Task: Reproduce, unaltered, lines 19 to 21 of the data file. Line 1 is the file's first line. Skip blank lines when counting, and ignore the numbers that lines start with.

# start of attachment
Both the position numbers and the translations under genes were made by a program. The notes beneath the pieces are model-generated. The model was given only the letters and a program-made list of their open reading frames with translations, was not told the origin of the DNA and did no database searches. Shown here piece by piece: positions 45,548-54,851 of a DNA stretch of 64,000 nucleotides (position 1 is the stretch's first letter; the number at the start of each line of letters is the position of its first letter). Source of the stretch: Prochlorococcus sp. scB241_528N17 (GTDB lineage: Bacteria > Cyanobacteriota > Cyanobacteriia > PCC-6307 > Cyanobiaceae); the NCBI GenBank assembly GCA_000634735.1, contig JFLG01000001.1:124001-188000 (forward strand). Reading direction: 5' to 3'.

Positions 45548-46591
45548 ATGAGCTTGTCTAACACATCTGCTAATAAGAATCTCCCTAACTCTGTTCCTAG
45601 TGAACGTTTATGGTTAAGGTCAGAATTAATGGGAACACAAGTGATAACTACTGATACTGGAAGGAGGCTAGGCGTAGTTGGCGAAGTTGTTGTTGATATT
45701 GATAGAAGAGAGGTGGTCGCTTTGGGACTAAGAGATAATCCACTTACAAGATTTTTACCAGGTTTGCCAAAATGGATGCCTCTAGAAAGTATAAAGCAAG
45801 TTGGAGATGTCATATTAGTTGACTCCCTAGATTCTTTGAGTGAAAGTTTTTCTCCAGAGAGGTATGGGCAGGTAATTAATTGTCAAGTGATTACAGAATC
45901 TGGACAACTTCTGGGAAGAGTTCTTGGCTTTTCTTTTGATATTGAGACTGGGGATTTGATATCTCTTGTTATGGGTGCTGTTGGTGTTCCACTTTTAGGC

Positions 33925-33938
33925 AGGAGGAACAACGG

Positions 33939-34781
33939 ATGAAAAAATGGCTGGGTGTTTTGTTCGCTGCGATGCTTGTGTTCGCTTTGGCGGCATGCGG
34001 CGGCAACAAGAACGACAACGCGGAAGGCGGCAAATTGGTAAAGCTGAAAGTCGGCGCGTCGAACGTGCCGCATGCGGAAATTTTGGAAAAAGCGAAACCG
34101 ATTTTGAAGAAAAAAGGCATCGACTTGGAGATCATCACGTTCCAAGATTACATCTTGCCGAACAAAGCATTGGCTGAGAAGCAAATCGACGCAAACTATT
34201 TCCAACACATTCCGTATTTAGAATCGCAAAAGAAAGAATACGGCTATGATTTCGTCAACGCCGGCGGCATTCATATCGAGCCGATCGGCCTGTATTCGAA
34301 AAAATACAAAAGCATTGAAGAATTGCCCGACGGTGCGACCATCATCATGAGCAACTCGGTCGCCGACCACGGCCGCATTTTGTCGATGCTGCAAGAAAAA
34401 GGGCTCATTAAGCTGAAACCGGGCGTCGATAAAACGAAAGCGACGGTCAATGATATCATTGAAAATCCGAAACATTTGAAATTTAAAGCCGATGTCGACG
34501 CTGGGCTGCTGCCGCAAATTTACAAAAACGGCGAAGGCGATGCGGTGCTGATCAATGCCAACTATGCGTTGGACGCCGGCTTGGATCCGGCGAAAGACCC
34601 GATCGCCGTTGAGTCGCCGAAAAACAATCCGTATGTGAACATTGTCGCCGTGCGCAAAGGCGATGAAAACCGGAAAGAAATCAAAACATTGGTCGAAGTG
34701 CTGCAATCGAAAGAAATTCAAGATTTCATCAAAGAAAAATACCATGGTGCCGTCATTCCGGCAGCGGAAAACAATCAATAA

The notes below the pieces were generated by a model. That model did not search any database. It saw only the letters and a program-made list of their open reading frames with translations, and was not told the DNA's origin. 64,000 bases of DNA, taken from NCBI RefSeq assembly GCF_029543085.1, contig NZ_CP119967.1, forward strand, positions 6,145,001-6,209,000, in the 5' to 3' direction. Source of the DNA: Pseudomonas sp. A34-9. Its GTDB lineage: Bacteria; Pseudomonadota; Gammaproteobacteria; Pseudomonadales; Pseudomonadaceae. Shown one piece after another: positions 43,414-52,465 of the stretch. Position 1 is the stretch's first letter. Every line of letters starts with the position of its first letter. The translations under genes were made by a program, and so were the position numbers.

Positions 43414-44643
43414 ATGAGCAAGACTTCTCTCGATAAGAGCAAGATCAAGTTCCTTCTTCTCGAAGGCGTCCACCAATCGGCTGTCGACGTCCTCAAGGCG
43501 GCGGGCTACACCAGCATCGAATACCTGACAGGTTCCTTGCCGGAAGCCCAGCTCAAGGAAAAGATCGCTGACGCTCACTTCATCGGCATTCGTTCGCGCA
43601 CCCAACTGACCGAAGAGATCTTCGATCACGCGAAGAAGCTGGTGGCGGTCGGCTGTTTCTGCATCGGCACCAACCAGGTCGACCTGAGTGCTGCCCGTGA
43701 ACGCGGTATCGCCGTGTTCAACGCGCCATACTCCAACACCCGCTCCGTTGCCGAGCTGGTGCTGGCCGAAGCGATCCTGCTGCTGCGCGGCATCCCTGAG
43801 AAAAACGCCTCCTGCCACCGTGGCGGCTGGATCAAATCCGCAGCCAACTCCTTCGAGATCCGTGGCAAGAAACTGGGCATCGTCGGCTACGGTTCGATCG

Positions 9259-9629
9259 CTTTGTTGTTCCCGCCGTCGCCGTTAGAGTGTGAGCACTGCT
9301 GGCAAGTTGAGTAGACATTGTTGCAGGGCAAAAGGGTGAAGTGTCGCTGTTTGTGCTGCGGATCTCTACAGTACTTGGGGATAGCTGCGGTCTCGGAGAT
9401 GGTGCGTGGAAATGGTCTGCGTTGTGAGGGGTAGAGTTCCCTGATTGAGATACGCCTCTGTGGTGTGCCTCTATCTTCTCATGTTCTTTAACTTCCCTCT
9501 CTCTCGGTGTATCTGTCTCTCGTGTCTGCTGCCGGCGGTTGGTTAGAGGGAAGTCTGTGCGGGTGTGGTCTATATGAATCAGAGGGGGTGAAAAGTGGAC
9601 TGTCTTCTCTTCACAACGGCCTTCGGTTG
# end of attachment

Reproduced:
34701 CTGCAATCGAAAGAAATTCAAGATTTCATCAAAGAAAAATACCATGGTGCCGTCATTCCGGCAGCGGAAAACAATCAATAA

The notes below the pieces were generated by a model. That model did not search any database. It saw only the letters and a program-made list of their open reading frames with translations, and was not told the DNA's origin. 64,000 bases of DNA, taken from NCBI RefSeq assembly GCF_029543085.1, contig NZ_CP119967.1, forward strand, positions 6,145,001-6,209,000, in the 5' to 3' direction. Source of the DNA: Pseudomonas sp. A34-9. Its GTDB lineage: Bacteria; Pseudomonadota; Gammaproteobacteria; Pseudomonadales; Pseudomonadaceae. Shown one piece after another: positions 43,414-52,465 of the stretch. Position 1 is the stretch's first letter. Every line of letters starts with the position of its first letter. The translations under genes were made by a program, and so were the position numbers.

Positions 43414-44643